DENNIS ODA / DODA@STARBULLETIN.COM
The Monsarrat neighborhood is an emerging business district offering mix of eateries, small shops, doctors' offices and coffee shops. Above, Vanessa Godaire and Joe Cheng ate lunch at Diamond Head Cove Health Bar this week. CLICK FOR LARGE
Monsarrat area undergoes revival
The neighborhood of shops near Diamond Head has seen a jump in new businesses
Monsarrat Avenue, a neighborhood of small shops and restaurants at the foot of Diamond Head, is undergoing a renaissance of sorts, though on much smaller scale than nearby Waikiki.
At the Diamond Head-mauka corner of Campbell Avenue, a sign on a formerly derelict and empty building announces the arrival of the Coffee Bean & Tea Leaf, across from the ever-popular Diamond Head Market & Grill.
Down the street, in a small retail center on the makai side, there's Bogart's Cafe, a longtime local coffee shop, Diamond Head Cove Health Bar, along with L&L Drive-Inn, a dentist, nail boutique and sundry shop.
DENNIS ODA / DODA@STARBULLETIN.COM
Monsarrat Avenue, a neighborhood of small shops and restaurants at the foot of Diamond Head, has added businesses such as Coffee Bean & Tea Leaf in an echo of nearby Waikiki's revival. Above, Jacquie Moore, left, got some cooking instructions from Marcus Marcos, owner of the Diamond Head Cove Health Bar, on Tuesday. CLICK FOR LARGE
The avenue has achieved an economic critical mass -- traffic flows up from Waikiki, where visitors are en route to climbing Diamond Head, while wealthy residents from the slopes above travel down on their way to town.
Surfers, paddlers, joggers and the production crew from ABC's "Lost" like to hang out in the neighborhood, which is close to the film studio.
In fact, that's how Pono, the surfing yellow Labrador retriever, ended up on the show's episodes.
Marcus G. Marcos, Pono's owner and founder of the Diamond Head Cove Health Bar, says his business is a hangout as much as it is a place to eat and drink.
"First and foremost, this is considered the gateway to Diamond Head," said Marcos. "People who are on their way up and down have a place where they can see, experience and soak in a little culture."
The new Coffee Bean, which would be the 14th in Hawaii when it opens in mid-May, is expected to draw more traffic.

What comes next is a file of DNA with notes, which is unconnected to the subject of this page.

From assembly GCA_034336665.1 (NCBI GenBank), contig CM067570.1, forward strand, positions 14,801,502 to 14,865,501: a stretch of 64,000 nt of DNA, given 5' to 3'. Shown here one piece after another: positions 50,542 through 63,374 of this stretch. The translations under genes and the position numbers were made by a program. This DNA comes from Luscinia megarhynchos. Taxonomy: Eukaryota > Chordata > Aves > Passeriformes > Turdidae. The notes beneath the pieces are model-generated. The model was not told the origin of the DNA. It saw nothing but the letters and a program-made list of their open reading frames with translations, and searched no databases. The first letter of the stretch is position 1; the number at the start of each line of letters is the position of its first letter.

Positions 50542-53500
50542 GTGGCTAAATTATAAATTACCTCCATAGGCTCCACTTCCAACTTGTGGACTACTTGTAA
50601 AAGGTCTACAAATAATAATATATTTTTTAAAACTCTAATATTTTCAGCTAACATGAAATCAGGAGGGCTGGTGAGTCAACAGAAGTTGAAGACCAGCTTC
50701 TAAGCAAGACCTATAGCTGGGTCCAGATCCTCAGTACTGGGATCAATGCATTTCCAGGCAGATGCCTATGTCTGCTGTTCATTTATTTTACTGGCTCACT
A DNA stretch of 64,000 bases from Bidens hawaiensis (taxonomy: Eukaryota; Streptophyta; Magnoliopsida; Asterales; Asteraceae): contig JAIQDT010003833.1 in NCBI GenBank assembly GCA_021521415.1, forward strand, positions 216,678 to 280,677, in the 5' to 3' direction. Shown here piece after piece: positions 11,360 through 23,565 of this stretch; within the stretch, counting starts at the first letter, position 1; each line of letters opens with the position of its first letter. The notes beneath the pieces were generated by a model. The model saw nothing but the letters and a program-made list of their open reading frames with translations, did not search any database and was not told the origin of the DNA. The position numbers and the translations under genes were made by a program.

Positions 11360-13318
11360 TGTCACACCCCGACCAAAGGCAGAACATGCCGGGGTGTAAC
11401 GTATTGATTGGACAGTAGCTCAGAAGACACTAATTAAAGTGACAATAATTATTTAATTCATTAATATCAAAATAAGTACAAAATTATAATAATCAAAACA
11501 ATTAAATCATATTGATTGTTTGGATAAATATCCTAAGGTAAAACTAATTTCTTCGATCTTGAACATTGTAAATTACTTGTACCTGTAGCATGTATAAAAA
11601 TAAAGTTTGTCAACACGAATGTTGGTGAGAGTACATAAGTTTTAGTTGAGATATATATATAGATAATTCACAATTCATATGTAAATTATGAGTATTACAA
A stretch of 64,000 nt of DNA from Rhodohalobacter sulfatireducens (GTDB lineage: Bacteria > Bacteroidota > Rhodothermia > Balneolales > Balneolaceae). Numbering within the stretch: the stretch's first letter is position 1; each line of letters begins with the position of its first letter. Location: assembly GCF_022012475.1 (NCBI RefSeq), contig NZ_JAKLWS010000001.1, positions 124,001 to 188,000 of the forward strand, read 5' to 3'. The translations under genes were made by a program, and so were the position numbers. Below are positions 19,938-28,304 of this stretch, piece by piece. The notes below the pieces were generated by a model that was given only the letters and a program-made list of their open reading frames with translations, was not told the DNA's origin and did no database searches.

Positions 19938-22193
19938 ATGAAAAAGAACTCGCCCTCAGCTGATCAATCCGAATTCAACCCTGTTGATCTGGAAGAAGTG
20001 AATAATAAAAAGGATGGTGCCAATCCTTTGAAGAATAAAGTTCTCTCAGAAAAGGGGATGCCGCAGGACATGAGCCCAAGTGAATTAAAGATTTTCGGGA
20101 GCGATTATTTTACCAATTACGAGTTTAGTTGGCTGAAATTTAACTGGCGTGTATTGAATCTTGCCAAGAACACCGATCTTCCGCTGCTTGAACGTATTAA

"We really like that location," said Teppi Waxman, director of operations. "It's busy residentialwise as well as visitorwise, with people going to the beach, zoo and park. It's one of the main roads into Waikiki."
Marcos says Coffee Bean's arrival is good for the neighborhood.
"The more the merrier," said Marcos. "When you come down the hill, there's more reason to go there."
His health bar, barely four years old, offers smoothies, salads, fish wraps, fresh poke, and local awa served in coconut bowls to a regular clientele. Local musicians play in the evenings.
Kelvin Ro, owner of Diamond Head Market, says proximity to Waikiki has helped his business.
"Now hotels are actually giving directions here and telling people we're the place to go for local food," said Ro, who opened five years ago at the former Burgerland site.
He estimates he serves about 1,000 customers per day. He admitted parking has become a problem in the small lot in front.
Next door, a new office building is under construction, and should be open this summer, housing dental and pediatric practices.
The neighborhood also is home to a bikini boutique, a florist, barber shop, and three restaurants with fare ranging from Mexican to Italian.
And with the addition of Coffee Bean, the Monsarrat corner is positively brimming with coffee choices.
Right across the street, Diamond Head Market offers Peet's Coffee from Berkeley, Calif., in a recently installed espresso bar next to its grill.
Bogart's Cafe, meanwhile, purchases its beans locally from Koko Crater Coffee Roasters.
Bogart's owner Maria Barnette said Coffee Bean won't be a direct competitor.
"I serve more food, bagels, salads and sandwiches," said Barnette. "Coffee is not my main business, although we started as such."